The last piece of gaming legislation seeking to limit minors' access to games was vetoed by the governor of Utah, but lawmakers haven't taken their eyes off of the issue of children and gaming entirely. According to a report on Virtual Worlds News, the Federal Trade Commission is set to deliver a report to Congress on the issue this December.
The study is intended to inform lawmakers on what types of content are accessible to minors in online worlds such as Habbo Hotel and Second Life, and what the operators of those worlds are doing to limit that access. The article suggests that the report will also include recommendations to Congress on how to address the issue.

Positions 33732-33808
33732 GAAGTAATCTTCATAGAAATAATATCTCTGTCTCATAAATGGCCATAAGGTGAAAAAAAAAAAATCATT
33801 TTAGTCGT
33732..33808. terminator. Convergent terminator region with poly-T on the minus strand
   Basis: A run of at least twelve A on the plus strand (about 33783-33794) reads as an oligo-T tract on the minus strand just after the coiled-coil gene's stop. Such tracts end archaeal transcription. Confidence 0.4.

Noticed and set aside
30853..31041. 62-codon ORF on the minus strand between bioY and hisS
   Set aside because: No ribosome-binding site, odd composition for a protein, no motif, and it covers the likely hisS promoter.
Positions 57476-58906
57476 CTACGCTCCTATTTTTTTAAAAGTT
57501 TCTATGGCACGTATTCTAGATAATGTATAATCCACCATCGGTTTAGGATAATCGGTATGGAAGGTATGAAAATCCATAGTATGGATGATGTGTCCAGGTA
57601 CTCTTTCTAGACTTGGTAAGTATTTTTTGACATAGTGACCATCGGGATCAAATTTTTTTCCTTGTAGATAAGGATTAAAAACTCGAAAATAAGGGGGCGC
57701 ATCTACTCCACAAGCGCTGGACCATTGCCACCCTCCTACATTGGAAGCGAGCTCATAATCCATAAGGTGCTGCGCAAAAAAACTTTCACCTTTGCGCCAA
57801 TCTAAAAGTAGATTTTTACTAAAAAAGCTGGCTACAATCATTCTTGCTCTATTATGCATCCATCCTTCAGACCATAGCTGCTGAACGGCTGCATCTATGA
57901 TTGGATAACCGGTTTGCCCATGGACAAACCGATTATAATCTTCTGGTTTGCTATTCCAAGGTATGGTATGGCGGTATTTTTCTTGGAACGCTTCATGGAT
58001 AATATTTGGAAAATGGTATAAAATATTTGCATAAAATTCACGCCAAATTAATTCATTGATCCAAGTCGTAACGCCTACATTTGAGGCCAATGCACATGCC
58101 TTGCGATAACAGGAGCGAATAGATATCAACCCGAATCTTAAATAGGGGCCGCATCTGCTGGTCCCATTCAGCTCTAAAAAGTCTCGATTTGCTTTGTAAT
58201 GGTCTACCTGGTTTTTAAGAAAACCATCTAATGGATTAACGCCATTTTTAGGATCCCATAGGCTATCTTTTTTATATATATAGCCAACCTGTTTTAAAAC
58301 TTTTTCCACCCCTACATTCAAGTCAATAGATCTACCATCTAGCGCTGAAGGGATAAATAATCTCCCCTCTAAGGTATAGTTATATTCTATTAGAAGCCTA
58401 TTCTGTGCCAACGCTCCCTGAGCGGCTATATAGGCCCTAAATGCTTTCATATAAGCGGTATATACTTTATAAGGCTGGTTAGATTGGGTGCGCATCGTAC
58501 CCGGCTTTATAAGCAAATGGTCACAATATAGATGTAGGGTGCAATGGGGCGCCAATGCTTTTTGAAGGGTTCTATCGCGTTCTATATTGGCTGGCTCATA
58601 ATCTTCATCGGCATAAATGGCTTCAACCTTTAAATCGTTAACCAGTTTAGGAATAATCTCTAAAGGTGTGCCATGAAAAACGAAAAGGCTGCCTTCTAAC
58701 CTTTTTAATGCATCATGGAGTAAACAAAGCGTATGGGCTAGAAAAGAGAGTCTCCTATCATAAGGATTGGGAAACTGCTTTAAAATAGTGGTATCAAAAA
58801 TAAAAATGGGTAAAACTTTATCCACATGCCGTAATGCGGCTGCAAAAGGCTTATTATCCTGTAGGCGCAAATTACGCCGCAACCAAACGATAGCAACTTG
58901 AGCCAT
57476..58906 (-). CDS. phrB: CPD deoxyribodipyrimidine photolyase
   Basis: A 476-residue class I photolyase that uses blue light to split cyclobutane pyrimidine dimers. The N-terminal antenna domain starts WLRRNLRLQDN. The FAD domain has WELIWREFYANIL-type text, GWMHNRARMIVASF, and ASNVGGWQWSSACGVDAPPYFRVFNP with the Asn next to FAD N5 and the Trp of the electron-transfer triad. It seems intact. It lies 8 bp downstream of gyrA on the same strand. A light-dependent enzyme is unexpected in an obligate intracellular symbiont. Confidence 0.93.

The author of the article, Virtual Worlds News editor Joey Seiler, says he told the attorneys that the danger of virtual worlds relative to other online activities was "minimal," noting that age-verification steps can often be circumvented. And though that holds true for online games, it also is the case for hardcore pornography sites, and any other online destination inappropriate for children.
"That's not to say there aren't legitimate concerns and that more companies should follow [Second Life developer Linden Labs'] example and take proactive measures, but I think I'm right that the danger of virtual worlds is minimal compared to other online properties," Seiler said.